Nearly three weeks after the Reserve Bank of India (RBI) lifted cash-withdrawal limits imposed in the wake of demonetisation, ATMs continue to run dry in several locations.
Even though cash supply has improved, the availability of lower-denomination notes of Rs 500 and Rs 100 is insufficient. According to the latest RBI data, currency in circulation had risen to Rs 13.12 trillion as of 24 March from Rs 17.97 trillion on 4 November. But the pace of remonetisation has slowed down.
“There has been a steep fall in currency production. Earlier, if the presses were printing 150 million pieces of all denominations a day, it has now fallen to 110 million pieces,” a senior bank official said, declining to be named. “Workers have gone back to their earlier schedule. They are no longer working on 12-hour shifts.”
ATM operators were expecting the situation to normalise after the recent assembly elections, but that has not happened. According to CMS Info Systems Pvt. Ltd, the largest ATM operator, customers continue to withdraw a little more than what they actually need because of scarcity of currency notes.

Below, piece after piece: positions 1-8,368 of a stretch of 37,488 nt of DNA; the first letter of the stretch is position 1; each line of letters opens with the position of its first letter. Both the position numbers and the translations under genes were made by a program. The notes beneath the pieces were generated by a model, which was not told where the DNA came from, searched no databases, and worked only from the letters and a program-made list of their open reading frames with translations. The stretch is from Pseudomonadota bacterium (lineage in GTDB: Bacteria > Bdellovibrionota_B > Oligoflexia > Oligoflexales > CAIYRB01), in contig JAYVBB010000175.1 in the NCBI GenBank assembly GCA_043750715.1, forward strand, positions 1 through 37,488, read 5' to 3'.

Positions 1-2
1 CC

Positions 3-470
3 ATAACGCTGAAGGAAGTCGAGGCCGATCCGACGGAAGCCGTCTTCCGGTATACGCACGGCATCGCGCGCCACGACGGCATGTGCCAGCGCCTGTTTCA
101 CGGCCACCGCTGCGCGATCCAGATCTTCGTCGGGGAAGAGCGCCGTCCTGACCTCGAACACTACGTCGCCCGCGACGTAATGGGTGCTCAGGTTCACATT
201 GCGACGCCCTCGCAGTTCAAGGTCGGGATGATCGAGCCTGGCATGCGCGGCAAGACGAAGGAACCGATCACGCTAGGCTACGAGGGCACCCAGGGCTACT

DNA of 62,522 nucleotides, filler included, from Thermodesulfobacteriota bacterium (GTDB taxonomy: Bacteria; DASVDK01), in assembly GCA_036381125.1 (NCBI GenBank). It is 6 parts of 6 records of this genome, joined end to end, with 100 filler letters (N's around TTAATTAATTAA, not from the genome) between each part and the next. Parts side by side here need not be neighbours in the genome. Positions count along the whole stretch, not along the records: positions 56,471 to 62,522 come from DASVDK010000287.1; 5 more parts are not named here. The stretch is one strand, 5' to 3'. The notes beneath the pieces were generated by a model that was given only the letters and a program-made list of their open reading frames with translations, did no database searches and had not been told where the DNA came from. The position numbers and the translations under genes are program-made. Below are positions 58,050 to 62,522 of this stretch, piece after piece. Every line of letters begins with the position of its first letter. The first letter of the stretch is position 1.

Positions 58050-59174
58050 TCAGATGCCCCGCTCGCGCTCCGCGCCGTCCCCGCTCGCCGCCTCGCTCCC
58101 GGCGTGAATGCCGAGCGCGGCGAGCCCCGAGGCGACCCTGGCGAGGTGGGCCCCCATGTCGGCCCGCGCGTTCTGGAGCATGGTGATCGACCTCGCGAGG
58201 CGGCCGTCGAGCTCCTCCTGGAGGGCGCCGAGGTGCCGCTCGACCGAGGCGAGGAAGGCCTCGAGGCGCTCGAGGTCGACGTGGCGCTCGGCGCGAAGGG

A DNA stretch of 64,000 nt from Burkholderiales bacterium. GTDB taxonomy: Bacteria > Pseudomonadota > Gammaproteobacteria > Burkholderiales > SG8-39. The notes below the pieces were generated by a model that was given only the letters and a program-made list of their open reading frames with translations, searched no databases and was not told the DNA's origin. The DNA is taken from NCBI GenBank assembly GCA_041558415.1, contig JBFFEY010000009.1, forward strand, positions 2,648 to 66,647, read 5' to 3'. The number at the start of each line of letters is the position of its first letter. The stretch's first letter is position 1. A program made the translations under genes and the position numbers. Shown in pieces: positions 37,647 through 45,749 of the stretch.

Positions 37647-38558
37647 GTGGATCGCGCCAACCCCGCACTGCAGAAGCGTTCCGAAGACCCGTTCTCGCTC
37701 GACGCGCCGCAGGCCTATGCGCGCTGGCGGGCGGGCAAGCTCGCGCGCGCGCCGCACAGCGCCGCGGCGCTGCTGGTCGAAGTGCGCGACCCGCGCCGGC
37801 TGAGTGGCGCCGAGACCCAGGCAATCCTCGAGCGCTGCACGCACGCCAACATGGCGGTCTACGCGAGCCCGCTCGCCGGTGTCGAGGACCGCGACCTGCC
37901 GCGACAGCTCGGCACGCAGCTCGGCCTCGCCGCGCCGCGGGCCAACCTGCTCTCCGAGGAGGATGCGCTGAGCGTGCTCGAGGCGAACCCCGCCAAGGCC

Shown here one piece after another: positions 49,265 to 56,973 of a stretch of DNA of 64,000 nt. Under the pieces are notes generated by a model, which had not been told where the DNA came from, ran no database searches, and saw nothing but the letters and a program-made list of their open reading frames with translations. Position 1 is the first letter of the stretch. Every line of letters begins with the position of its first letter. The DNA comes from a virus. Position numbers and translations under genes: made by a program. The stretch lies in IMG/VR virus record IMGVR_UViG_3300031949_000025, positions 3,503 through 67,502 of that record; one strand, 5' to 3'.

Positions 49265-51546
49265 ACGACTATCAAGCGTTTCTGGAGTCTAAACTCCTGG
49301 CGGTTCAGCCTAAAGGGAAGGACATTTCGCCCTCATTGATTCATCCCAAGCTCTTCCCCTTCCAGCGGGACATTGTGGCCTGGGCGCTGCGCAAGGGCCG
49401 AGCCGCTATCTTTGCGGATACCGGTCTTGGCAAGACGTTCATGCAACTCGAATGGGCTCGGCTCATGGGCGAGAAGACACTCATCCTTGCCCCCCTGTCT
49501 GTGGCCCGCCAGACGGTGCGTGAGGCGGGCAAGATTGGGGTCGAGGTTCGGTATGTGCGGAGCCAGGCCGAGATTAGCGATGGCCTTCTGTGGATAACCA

“Within the CMS network, we are seeing that approximately 85% of ATMs are being replenished on a daily basis. However, we are also loading around 30% less than what we used to per ATM, and seeing around 9-10% of ATMs remaining dry (over 10-day periods),” said CMS spokesperson Sandhya Menon.
ATM operators point out that the paucity of Rs 500 and Rs100 notes in ATMs have led to a drop in cash withdrawals. “Lower-denomination notes are still not available and therefore people are hesitant to withdraw higher-denomination notes,” said Ramaswamy Venkatachalam, managing director, India and South Asia, FIS, an ATM manufacturer.
A State Bank of India report released on Monday also highlighted this trend. According to this report, cash withdrawals have been declining rapidly from a peak of Rs 52,800 crore for the week ended 13 January to Rs 32,500 crore for the week ended 24 March. “The decline in cash withdrawals is intriguing even as limits on withdrawals have been removed completely from 13 March. Historically, average withdrawals are generally higher in the first fortnight of a month because people tend to spend more in the first fortnight,” the report added.
However, if cash withdrawals are indeed falling, then the recent RBI data should point to a surge in digital transactions. But data as of 26 March shows that transactions have fallen to 497.2 million from 684.66 million in February.
It is, however, clear that the process of remonetisation is expected to take more time. The printing of new notes is expected to fall further in the coming days as the army deployed to help with printing is set to be withdrawn from the process, said the bank official cited earlier. “Six to seven billion new notes of Rs 500 have been replaced so far. Around 10 billion new notes need to be printed to reach the pre-demonetisation levels. This is likely to take another 10 months,” the person added.
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